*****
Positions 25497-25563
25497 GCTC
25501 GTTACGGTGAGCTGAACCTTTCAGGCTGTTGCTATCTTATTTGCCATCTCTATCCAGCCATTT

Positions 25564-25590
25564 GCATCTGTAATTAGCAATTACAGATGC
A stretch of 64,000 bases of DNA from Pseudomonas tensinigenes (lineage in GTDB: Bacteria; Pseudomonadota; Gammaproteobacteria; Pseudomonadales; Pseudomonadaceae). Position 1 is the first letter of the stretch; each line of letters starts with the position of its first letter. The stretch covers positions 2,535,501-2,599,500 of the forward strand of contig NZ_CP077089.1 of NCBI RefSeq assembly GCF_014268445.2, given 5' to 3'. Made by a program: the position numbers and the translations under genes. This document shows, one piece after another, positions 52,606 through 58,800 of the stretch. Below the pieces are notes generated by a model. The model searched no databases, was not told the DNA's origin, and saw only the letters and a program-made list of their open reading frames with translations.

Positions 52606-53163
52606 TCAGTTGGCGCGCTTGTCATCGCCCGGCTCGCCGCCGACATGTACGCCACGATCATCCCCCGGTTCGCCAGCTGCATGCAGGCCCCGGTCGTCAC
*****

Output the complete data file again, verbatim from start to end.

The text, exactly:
Positions 25497-25563
25497 GCTC
25501 GTTACGGTGAGCTGAACCTTTCAGGCTGTTGCTATCTTATTTGCCATCTCTATCCAGCCATTT

Positions 25564-25590
25564 GCATCTGTAATTAGCAATTACAGATGC
A stretch of 64,000 bases of DNA from Pseudomonas tensinigenes (lineage in GTDB: Bacteria; Pseudomonadota; Gammaproteobacteria; Pseudomonadales; Pseudomonadaceae). Position 1 is the first letter of the stretch; each line of letters starts with the position of its first letter. The stretch covers positions 2,535,501-2,599,500 of the forward strand of contig NZ_CP077089.1 of NCBI RefSeq assembly GCF_014268445.2, given 5' to 3'. Made by a program: the position numbers and the translations under genes. This document shows, one piece after another, positions 52,606 through 58,800 of the stretch. Below the pieces are notes generated by a model. The model searched no databases, was not told the DNA's origin, and saw only the letters and a program-made list of their open reading frames with translations.

Positions 52606-53163
52606 TCAGTTGGCGCGCTTGTCATCGCCCGGCTCGCCGCCGACATGTACGCCACGATCATCCCCCGGTTCGCCAGCTGCATGCAGGCCCCGGTCGTCAC